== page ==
Editor’s welcome

Issue #2.1 is the title of the latest evidence of the existence of Welling Out of Silence. The issue it refers to intends to take advantage of our web-little mag’s web nature. A little mag is (a few still exist) a small and usually ephemeral Literary Magazine, “hard copy”…paper, usually three times a year (literary folk take summers off, according to the late great Robert Creeley at least). I’ve seen, and even been seen in, a couple that lasted “through” issue #1, and I served as an Advisory editor of one, the Venerable and still lively Literary Review of Fairleigh Dickinson University, which has been around for over sixty years. Under the editorship of Walter Cummins, a CREATIVE, lively, and open minded man,  between 1989 and Y2K it printed more Chinese translations and debuted more translators than all the rest of American little mags combined.

BUT, let us return to the present, in progress, issue of Out of Silence, the “Beta” version 2.1. Being a creature of energy rather than matter (though there is plenty the matter with, the present editors), The Silence has the advantage of being able to simply grow, rather than having to be “compiled and edited”. Stuart Carduner and I have come to realize, in the process of getting this #2.1 out, that we can use some help, and if you’d like to get in on the ground floor of this long running-to-be little e-mag, (participate as an editor, work your way up to the capital E, join the masthead), send us your corrections … facts, commas, missing or repeated words, go for it.

But again, anyway, given the fact that we have some good work on hand, some of which we promised to put up earlier than this, and that we have work promised by JPS, and five other translators, some familiar names, including Farman and Larsen, we’re going to  open the issue!  When we get to the number of pages, or the number of contributors, that constituted Issue #1, we’ll remove the decimal from the designation. So, now, here, new work by David Hinton, from his brand new Shambhala book, Hunger Mountain, and a re-print of an essay which first appeared in Cipher Journal, and was offered us by Red Pine (Bill Porter). There’s also a brand new translation of a rarely translated but highly regarded POET, Yuan Hao-wen,  by a new voice, the British translator and budding novelist,  Kevin Maynard.  Soon we’ll be adding advance material from the forthcoming White Pine anthology of Chinese women poets, offering work from several talented new voices as well as the incomparable Jeanne Larsen, and an old friend of both TLR and this Page,  Mike Farman, another brilliant Englishman, honest to goodness rocket scientist and translator. There will be more to come as you provide it. I’m counting on work from translator and seal specialist Matthew Flannery, (if I recall correctly, Mr. Flannery, like Mike Farman, is also a discovery of Walt Cummins at TLR). His new tz’u poems from Sung Dynasty military hero Hsin Ch’i-chi are exciting. And the WORDs column will offer, at last,  a couple of new word for words, (this time from Canadian Jan Walls), for amateurs to try out. At WORDs we’ll also announce a contest, with prize books and publication in the Ocean of Poetry, for the top three submissions (Submit! Submit!…I hate the very idea of “submission”: let’s call them contributions).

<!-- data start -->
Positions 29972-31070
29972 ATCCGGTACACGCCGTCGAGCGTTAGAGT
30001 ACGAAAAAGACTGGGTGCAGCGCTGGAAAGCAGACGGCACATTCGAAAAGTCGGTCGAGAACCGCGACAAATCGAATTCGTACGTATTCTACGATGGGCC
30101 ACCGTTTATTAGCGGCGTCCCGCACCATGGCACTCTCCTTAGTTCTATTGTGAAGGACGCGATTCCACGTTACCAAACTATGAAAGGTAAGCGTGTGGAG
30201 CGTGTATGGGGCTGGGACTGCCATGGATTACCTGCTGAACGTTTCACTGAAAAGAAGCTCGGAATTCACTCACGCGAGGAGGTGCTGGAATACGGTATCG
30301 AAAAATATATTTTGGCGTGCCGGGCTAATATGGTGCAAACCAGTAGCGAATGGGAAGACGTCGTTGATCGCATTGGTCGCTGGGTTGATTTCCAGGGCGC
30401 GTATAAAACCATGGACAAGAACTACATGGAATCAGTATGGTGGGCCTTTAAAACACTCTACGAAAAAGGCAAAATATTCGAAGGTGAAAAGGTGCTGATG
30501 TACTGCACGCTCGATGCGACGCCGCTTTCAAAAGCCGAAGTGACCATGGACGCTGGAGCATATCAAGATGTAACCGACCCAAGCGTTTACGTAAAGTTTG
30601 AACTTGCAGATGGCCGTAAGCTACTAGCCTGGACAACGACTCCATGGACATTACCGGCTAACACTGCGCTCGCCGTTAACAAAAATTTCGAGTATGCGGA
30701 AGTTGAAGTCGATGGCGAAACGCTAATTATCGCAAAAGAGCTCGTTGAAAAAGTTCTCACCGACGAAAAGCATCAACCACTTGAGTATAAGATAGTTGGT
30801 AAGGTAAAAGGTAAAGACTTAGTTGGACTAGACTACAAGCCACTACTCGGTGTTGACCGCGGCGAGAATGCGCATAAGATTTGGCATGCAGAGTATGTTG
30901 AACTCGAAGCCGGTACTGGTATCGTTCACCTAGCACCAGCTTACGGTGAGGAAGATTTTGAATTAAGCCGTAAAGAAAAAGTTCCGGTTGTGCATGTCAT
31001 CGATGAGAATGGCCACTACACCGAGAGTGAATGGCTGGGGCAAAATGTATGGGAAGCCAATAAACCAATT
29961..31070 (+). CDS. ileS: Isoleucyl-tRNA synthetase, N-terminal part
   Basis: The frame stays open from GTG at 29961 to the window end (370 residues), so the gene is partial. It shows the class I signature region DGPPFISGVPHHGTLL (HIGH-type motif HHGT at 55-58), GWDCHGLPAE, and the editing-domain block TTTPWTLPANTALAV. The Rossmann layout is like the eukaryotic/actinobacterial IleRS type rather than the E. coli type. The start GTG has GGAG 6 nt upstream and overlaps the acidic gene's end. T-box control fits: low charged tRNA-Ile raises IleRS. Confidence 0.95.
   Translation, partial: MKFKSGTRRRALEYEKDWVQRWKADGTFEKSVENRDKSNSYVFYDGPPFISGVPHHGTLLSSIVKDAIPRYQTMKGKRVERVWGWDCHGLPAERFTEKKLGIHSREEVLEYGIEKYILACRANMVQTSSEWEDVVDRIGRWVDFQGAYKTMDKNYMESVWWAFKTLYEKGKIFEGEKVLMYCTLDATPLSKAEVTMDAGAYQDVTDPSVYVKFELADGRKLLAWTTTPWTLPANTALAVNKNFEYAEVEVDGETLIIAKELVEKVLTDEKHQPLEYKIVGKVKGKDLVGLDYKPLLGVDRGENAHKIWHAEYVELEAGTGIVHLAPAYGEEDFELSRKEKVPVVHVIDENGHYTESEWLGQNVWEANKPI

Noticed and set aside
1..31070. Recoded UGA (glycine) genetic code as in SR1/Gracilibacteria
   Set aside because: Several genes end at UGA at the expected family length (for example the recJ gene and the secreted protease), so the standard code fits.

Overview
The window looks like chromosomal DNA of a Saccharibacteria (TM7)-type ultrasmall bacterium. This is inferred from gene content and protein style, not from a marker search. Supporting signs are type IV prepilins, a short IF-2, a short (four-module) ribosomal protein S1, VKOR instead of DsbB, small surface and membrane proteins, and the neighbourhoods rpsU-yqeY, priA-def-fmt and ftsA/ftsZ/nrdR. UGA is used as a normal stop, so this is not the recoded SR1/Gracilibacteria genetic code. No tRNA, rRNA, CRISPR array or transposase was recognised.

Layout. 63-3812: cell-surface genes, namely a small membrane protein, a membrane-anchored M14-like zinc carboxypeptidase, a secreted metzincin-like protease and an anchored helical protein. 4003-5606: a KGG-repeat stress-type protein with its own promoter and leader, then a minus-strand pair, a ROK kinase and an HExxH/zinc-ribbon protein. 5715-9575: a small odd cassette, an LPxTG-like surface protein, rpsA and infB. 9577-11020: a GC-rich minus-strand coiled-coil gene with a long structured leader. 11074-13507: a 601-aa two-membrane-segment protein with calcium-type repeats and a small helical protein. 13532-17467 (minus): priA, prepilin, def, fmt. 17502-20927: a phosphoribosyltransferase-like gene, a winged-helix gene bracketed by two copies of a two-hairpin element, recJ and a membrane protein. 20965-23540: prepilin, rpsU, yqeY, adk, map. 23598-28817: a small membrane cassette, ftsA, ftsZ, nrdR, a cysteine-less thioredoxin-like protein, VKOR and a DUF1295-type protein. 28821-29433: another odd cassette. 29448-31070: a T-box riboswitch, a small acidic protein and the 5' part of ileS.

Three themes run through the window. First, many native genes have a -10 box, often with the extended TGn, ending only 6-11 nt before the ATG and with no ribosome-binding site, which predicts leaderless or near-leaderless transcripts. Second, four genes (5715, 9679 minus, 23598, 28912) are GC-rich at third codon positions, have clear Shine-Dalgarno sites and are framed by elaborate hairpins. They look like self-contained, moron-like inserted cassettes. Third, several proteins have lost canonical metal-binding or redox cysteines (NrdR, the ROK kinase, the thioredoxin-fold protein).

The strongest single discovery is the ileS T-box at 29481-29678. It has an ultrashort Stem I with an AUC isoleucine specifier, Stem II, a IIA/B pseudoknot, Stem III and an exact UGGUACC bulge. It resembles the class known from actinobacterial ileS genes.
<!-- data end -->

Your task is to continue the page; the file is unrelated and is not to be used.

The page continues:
As we go along we’re particularly looking for more first time translators, and we’ll be happiest to see translations by people who read Classical Chinese, but we’ll happily look at and print translations done in the manner of Pound (with Achilles Fang), Rexroth and Caroline Kaiser (with a variety of unnamed collaborators), and Rexroth (with Ling Chung). Most notably successful co-translators in the recent moment are Tony Barnstone and Chou Ping; in fact, most of our best contemporary translators work with others or with the aid of others, “standing on the shoulders of giants,” little ponies, or whomever.

A Chinese poem is a poem, first of all, and we are here to show, in the Ocean of Poems, the best efforts of English-speaking poets to make poems in English of those poems in Chinese.  In Out of Silence, we want to promote translations and discover and put forward translators. We also want to show you how translators think about how their translations get made. Here we are, here we stand, here we get going on with that business, in Vol. I, issue #2.1, and we hope you and K’uei Hsing, the God of Literature, approve of this offering. Our viewership continues to grow and we are making the best provisions we can to keep poems welling from the springs of creativity into the glorious sea of human experience.

Peace, your editor